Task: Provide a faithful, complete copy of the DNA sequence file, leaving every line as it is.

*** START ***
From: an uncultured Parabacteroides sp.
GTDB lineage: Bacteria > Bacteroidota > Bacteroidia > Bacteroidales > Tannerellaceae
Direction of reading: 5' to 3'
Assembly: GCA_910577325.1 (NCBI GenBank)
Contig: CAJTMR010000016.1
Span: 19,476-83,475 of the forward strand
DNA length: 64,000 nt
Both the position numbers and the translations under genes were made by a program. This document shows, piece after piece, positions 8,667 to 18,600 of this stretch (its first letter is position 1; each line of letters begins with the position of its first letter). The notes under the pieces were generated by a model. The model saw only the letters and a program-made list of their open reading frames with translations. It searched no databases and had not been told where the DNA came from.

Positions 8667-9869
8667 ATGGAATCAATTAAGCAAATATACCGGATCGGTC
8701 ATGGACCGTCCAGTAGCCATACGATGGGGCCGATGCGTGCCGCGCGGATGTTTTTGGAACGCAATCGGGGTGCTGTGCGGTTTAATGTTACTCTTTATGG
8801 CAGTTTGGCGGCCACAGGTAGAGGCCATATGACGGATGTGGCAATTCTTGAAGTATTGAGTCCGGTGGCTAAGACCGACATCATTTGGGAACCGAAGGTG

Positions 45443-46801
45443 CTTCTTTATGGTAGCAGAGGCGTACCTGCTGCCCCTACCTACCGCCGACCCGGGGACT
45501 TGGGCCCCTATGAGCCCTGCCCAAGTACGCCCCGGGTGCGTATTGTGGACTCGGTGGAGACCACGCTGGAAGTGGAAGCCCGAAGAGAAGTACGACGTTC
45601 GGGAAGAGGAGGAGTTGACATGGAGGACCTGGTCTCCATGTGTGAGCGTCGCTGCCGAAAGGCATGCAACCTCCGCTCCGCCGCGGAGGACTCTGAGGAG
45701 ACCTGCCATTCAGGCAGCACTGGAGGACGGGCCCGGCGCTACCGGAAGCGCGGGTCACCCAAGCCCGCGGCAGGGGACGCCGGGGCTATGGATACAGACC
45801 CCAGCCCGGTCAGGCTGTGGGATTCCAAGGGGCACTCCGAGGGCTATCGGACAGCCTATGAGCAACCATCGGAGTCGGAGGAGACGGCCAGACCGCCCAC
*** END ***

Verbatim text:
From: an uncultured Parabacteroides sp.
GTDB lineage: Bacteria > Bacteroidota > Bacteroidia > Bacteroidales > Tannerellaceae
Direction of reading: 5' to 3'
Assembly: GCA_910577325.1 (NCBI GenBank)
Contig: CAJTMR010000016.1
Span: 19,476-83,475 of the forward strand
DNA length: 64,000 nt
Both the position numbers and the translations under genes were made by a program. This document shows, piece after piece, positions 8,667 to 18,600 of this stretch (its first letter is position 1; each line of letters begins with the position of its first letter). The notes under the pieces were generated by a model. The model saw only the letters and a program-made list of their open reading frames with translations. It searched no databases and had not been told where the DNA came from.

Positions 8667-9869
8667 ATGGAATCAATTAAGCAAATATACCGGATCGGTC
8701 ATGGACCGTCCAGTAGCCATACGATGGGGCCGATGCGTGCCGCGCGGATGTTTTTGGAACGCAATCGGGGTGCTGTGCGGTTTAATGTTACTCTTTATGG
8801 CAGTTTGGCGGCCACAGGTAGAGGCCATATGACGGATGTGGCAATTCTTGAAGTATTGAGTCCGGTGGCTAAGACCGACATCATTTGGGAACCGAAGGTG

Positions 45443-46801
45443 CTTCTTTATGGTAGCAGAGGCGTACCTGCTGCCCCTACCTACCGCCGACCCGGGGACT
45501 TGGGCCCCTATGAGCCCTGCCCAAGTACGCCCCGGGTGCGTATTGTGGACTCGGTGGAGACCACGCTGGAAGTGGAAGCCCGAAGAGAAGTACGACGTTC
45601 GGGAAGAGGAGGAGTTGACATGGAGGACCTGGTCTCCATGTGTGAGCGTCGCTGCCGAAAGGCATGCAACCTCCGCTCCGCCGCGGAGGACTCTGAGGAG
45701 ACCTGCCATTCAGGCAGCACTGGAGGACGGGCCCGGCGCTACCGGAAGCGCGGGTCACCCAAGCCCGCGGCAGGGGACGCCGGGGCTATGGATACAGACC
45801 CCAGCCCGGTCAGGCTGTGGGATTCCAAGGGGCACTCCGAGGGCTATCGGACAGCCTATGAGCAACCATCGGAGTCGGAGGAGACGGCCAGACCGCCCAC